Better Deal Stations
Lesson 16 of 21
Objective: SWBAT: • Use multiplication and division to solve problems involving equivalent rates. • Apply different strategies for explaining comparisons between quantities.
See my Do Now in my Strategy folder that explains my beginning of class routines.
Often, I create do nows that have problems that connect to the task that students will be working on that day. Here, I want students to review their measurement conversions. I have added quarts and gallons, which students will need later in the lesson.
Students check their answers and make sure their do now has the correct facts.
I want students to be able to compare deals, but I also want students to be aware of the tricks that some stores use to try to fool them. The more students know the more they will be able to make informed decisions. I comparison shop all of the time! I have to use math to figure out the better deal, and every penny counts. I also use math to figure out which coupons are better than others. I want students to connect to this lesson and see how it can help them in their own lives.
If I have extra time, I ask students to share out a time when they compared prices on an item. How did you get the information? Was it worth the time and effort?
Better Deal Stations
- Before this lesson, I create groups. If students are still struggling with decimal operations, I will allow them to use a calculator during this lesson. They still need to set up and label the rates, but using a calculator will allow them to access the problem.
- Before the lesson, I set up stations around the room. Each station has copies of that particular deal. I will have some duplicate stations, so groups who are ready to move on can move on.
I ask students to share out the strategies they used in the State Fair lesson to figure out the better deal. I list these strategies on the board so students can reference them later. I review expectations for the day and students move into groups. I know that not all groups will complete all stations and this is okay. The important part is that groups are applying strategies in a systematic way and are developing ways to justify their answers to each other. I stress to students that they must show their work in order to convince me they have found the better deal.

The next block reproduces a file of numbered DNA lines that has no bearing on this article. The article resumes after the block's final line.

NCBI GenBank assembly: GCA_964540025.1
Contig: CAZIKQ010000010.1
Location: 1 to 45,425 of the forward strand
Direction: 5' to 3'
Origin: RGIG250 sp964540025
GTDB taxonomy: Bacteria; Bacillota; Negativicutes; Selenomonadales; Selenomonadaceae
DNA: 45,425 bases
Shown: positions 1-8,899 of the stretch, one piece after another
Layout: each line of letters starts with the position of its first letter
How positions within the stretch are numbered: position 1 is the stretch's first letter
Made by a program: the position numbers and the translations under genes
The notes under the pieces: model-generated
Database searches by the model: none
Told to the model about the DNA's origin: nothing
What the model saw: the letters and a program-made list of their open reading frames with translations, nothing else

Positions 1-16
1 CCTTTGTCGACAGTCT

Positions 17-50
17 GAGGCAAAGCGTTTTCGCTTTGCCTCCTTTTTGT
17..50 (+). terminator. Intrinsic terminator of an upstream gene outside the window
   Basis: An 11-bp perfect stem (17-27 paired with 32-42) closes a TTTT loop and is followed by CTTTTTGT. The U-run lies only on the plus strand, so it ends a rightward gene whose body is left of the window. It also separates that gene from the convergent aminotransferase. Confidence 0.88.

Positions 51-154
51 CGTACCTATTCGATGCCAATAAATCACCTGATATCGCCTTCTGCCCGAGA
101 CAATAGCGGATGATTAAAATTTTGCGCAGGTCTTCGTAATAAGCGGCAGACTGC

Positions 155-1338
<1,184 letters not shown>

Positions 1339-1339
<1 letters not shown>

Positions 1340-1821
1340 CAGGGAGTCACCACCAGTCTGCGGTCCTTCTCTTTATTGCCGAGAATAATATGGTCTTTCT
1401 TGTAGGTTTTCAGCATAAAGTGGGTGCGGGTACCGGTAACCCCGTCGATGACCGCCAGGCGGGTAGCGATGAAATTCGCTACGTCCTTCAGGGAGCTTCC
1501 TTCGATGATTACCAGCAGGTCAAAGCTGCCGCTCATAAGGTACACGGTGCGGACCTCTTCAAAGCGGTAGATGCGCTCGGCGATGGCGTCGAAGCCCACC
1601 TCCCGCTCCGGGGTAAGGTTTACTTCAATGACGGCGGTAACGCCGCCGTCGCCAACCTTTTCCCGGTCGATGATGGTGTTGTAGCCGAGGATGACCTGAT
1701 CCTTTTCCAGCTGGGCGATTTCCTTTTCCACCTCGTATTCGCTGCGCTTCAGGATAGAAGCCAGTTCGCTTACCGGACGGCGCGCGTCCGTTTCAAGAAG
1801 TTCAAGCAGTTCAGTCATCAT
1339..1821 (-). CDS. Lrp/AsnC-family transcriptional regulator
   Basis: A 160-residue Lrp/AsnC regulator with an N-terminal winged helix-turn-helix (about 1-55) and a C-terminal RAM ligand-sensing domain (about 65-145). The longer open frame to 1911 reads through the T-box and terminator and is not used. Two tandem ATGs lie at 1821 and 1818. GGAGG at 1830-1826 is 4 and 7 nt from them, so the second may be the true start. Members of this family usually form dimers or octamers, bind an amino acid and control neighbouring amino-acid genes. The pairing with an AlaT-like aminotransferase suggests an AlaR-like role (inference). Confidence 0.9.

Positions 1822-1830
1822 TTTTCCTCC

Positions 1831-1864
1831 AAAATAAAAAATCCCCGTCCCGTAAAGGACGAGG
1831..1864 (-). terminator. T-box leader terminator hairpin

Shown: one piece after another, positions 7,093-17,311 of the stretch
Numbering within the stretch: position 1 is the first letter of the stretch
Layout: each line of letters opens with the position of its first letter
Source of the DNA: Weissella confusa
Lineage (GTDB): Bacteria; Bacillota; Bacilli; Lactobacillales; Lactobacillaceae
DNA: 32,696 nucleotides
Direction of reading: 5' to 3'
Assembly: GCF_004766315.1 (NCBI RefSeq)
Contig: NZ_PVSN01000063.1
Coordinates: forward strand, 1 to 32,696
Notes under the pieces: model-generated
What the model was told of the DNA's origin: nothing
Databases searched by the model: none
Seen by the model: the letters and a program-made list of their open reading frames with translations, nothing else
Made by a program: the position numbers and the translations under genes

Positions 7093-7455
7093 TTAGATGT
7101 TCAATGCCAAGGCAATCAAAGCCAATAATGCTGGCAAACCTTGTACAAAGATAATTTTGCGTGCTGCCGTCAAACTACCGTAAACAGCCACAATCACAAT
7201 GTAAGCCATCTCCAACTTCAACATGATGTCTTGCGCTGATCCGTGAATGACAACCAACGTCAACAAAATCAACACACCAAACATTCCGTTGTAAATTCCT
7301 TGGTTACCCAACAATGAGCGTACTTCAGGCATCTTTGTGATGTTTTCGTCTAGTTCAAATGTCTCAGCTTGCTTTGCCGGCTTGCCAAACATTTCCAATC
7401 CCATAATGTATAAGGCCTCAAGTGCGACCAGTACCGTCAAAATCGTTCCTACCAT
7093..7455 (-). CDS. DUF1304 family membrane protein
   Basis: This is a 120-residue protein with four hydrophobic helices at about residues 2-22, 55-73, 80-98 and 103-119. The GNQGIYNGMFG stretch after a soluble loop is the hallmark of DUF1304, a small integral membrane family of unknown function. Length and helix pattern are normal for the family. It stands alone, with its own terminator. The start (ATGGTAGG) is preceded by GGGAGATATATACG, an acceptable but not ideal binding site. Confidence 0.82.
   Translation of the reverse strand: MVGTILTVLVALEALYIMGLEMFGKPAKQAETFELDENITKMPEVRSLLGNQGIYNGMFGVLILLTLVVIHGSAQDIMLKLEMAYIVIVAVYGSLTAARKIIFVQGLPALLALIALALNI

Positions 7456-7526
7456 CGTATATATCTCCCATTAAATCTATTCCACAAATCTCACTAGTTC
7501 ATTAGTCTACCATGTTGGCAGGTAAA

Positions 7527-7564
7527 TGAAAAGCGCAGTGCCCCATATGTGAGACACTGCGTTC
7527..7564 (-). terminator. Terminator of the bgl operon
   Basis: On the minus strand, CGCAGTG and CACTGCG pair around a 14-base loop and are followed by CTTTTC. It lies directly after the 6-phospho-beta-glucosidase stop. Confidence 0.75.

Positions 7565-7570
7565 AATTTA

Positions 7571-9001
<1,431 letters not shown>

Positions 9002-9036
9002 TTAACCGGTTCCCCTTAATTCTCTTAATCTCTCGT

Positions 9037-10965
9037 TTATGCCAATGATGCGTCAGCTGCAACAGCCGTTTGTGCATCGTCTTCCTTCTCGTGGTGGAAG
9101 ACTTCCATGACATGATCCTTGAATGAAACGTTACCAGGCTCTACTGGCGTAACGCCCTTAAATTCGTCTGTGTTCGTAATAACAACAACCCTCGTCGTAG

Students are engaging in MP1: Make sense of problems and persevere in solving them, MP2: Reason abstractly and quantitatively, and MP6: Attend to precision.
As students work, I walk around to monitor student progress.
If students are struggling, I may ask one or more of the following questions:
- What do you know?
- What do you need to know?
- How can we compare two different rates?
- How will we know which one is the better deal?
- How should we round our answer?
If students are in need of extension, I may ask one or more of the following questions:
- What is the unit rate for each product? (There are 2 unit rates, for example price per ounce or number of ounces per dollar. The price per ounce/pound/gallon is commonly displayed in grocery stores)
- When might someone knowingly choose the product that is more expensive?
- A pack of twelve 12-ounce cans of Polar raspberry lime seltzer is $4.99. How does that compare to the other seltzer prices?
Closure and Ticket to Go
For Closure I call on groups to share what they found to be the better deal as well as how they figured it out. I am excited to see what strategies students use. The Gatorade problem is interesting because when you round your calculation, both products have the same cost per ounce. What are the advantages of one of the packages of Gatorade over the other? Each of the deals has interesting questions, so I will let groups decide what they want to talk about. Students are engaging in MP3: Construct viable arguments and critique the reasoning of others.
After groups share, I talk to students about unit prices. I show them some of the pictures of the products with their unit prices. This is a great way to quickly compare deals in the store. You just have to make sure that the unit prices you are comparing have the same units (not price per pound vs. price per ounce).